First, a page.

For thousands of years, people have used the horse to improve their lives. No other animal has played such an important role in civilization—in work and play, in sport and war. The horse has been an indispensable partner. Being with horses gives us a way to relate to nature on a deep personal level. For me, riding dressage is a passion. It is an experience that connects the spiritual, physical and intellectual aspects of my life. Before I ever get in the saddle, I spend a lot of energy establishing a connection with each horse. I evaluate his individual temperament and mood daily and adjust my relationship to him accordingly.
The key to success is to learn about the basic nature of horses. My training philosophy comes from watching horses in herd situations. I use this information to understand how the horse’s essential nature affects our efforts to train him. Horses learn quickly when given clear commands by a rider who is fair, patient and consistent. When we make the horse our ally, we will enjoy each ride much more and look forward to the next one.
Since horses are herd animals, there will always be a pecking order. One horse is the leader until a stronger individual comes along and pushes him down a peg. As riders and handlers, we must establish a leadership position from the beginning. I teach every student how to be the “alpha” when interacting with her horse. Horses may test the pecking order, especially when they are learning something new or difficult. If they don’t respect us, we can get hurt easily. You can learn to set limits early on by trying some of these unmounted exercises, and your relationship with your horse will be more harmonious.
Be the Leader
Your interaction with the horse starts in the stall. Ask the horse to back up even before he leaves the stall because this teaches him to respect your space. To do so, stand next to the horse’s shoulder, look him in the eye and use the word “Back” with a cluck of the tongue. A horse does not automatically understand or accept you as the leader, and sometimes you must push his chest or shoulder with your fingers. With an insensitive or dominant horse, use a small crop and tap him on the chest or shoulder. The more you advance, the farther back he should step. When he responds correctly, say “Ho,” to stop him.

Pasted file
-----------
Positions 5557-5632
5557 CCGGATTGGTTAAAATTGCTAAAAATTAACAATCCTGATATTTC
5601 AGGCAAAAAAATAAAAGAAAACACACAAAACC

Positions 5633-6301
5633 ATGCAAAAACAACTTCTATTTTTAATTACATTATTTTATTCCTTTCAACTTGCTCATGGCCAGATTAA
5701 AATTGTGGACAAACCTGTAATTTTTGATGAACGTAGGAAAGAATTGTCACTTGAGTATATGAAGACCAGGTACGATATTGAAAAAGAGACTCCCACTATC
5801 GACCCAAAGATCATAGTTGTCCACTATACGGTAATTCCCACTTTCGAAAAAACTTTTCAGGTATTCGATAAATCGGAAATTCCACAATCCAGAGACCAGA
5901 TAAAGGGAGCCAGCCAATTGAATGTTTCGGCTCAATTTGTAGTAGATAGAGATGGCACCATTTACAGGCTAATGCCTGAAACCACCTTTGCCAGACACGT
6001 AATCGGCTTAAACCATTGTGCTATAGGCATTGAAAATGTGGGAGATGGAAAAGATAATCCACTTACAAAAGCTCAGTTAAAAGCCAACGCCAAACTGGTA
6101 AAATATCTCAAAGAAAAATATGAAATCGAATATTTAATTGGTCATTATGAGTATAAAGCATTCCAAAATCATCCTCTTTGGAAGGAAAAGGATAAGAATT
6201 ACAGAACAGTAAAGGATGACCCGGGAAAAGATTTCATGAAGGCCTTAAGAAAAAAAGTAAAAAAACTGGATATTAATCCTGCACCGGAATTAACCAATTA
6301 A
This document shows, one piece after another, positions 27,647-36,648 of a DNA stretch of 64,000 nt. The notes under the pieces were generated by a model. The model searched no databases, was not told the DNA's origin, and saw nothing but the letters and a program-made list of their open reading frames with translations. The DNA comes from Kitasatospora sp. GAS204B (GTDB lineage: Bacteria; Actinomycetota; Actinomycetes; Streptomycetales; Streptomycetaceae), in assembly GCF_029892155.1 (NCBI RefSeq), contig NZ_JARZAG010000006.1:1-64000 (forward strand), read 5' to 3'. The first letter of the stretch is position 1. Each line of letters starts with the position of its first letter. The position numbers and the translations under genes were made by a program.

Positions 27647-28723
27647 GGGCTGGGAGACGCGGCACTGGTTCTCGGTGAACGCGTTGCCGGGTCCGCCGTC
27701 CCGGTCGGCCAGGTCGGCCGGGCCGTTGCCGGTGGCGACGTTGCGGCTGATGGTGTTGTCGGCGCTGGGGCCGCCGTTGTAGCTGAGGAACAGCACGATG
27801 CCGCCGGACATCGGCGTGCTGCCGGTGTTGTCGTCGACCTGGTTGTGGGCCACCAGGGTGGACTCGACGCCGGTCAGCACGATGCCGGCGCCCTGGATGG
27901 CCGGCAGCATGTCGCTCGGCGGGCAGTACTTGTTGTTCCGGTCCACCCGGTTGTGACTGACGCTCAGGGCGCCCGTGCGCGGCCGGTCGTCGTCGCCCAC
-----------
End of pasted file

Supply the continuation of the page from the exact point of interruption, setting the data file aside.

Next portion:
Another exercise to try in or out of the stall is to lower the horse’s head. From the left side, put your left hand on the front of the horse’s face and press gently with your thumb and third fingertip so he doesn’t pull away. Then, reach up to the poll with your right hand. When the horse accepts a small amount of pressure from your fingertips, start to press harder until he understands that you are asking for the head to lower. Patience, persistence and repetition are key. Some horses are quick to catch on but others find this difficult. Every time he drops his head—even a little—reward him by saying “Good,” releasing the pressure and letting him put his head up again. The goal is to eventually lower his head down almost to the ground. The horse must trust and respect you to drop his head. That’s the beginning of a successful relationship. When you ask him with a subtle, light touch and he offers to lower the head right away, you know the horse understands. Not only does lowering the head make bridling easier but it also reminds the horse that he needs to be obedient to all your commands.